The wish of some governments to provide security of food supply for their people is also cited as a key driver. But other important factors include a wish to shorten the supply chain and guarantee supply, to diversify into the southern hemisphere, be close to large Asian markets and to simply buy what is a good agricultural business or property.
Mitchell says the ''rural raiders'' have not limited their interest to particular industry segments, such as dairy or cropping land. ''It was all over the place,'' he says. ''They like Australia for a number of reasons, but it's mainly due to being able to supply Asian demands. The growth in GDP and output in Asia and population growth is creating increased demand for food,'' he says.
''Because Australia is close to Asia we have a comparative advantage over some of our northern hemisphere competitors, so we can ship the products there much cheaper. We've got high standards on production quality and the fundamentals supporting industry at the moment are quite positive, so it's a good time to be investing,'' he says.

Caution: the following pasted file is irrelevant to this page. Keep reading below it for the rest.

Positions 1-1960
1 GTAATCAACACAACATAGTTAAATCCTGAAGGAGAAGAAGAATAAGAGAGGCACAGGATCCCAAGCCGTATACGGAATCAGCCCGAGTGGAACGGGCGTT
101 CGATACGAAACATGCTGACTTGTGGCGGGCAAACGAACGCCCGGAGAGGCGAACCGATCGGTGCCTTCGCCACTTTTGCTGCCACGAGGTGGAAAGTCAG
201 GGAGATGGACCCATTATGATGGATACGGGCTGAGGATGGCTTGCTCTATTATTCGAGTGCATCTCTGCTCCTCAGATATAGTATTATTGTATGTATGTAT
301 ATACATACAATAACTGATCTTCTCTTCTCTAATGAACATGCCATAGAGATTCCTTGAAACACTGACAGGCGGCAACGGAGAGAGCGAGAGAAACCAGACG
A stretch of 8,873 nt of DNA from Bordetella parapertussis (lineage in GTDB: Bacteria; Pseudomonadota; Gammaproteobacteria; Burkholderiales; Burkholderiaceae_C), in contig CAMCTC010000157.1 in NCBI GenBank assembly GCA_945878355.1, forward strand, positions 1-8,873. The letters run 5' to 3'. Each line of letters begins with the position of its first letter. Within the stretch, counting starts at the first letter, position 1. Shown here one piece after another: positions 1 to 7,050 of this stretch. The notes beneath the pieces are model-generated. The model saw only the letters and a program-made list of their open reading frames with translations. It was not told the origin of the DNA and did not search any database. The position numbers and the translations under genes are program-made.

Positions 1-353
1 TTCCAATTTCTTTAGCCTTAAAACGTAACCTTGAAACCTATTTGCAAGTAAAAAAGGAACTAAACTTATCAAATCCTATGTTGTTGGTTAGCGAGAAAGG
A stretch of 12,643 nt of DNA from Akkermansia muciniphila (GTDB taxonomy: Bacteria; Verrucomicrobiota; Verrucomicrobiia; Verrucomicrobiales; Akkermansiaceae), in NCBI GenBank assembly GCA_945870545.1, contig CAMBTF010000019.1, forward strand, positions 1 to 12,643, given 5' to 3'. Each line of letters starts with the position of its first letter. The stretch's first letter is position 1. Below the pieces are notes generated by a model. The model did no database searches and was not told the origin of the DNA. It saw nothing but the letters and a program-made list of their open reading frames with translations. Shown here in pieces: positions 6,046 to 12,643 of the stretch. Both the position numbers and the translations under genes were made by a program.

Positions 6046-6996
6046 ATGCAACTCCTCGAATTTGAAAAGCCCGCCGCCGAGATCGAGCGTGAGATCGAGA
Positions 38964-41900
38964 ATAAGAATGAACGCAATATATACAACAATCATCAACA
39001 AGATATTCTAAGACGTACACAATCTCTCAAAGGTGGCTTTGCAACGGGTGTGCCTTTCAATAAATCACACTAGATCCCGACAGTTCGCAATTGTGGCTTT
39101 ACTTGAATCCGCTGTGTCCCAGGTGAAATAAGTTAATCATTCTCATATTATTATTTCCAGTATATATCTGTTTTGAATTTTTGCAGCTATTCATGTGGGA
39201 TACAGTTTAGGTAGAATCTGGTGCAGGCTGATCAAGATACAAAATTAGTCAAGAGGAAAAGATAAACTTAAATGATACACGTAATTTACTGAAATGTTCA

Another agribusiness banking expert, Michael Whitehead from ANZ, says Australia's position in world agriculture is unique. ''One of the biggest issues in global food supply is reliability. And when you come down to it, in terms of political issues, climatic issues, seasonal issues - there are only a small number of countries in the world who can have that kind of reliability and Australia is at the forefront,'' he says.
Whitehead says that while foreign buyers have always had an interest in Australian agriculture, this seems to be intensifying. ''There's two things. There's the level of actual investment and the level of interest and research into the Australian market, and it's a level of global interest that hasn't been there before.''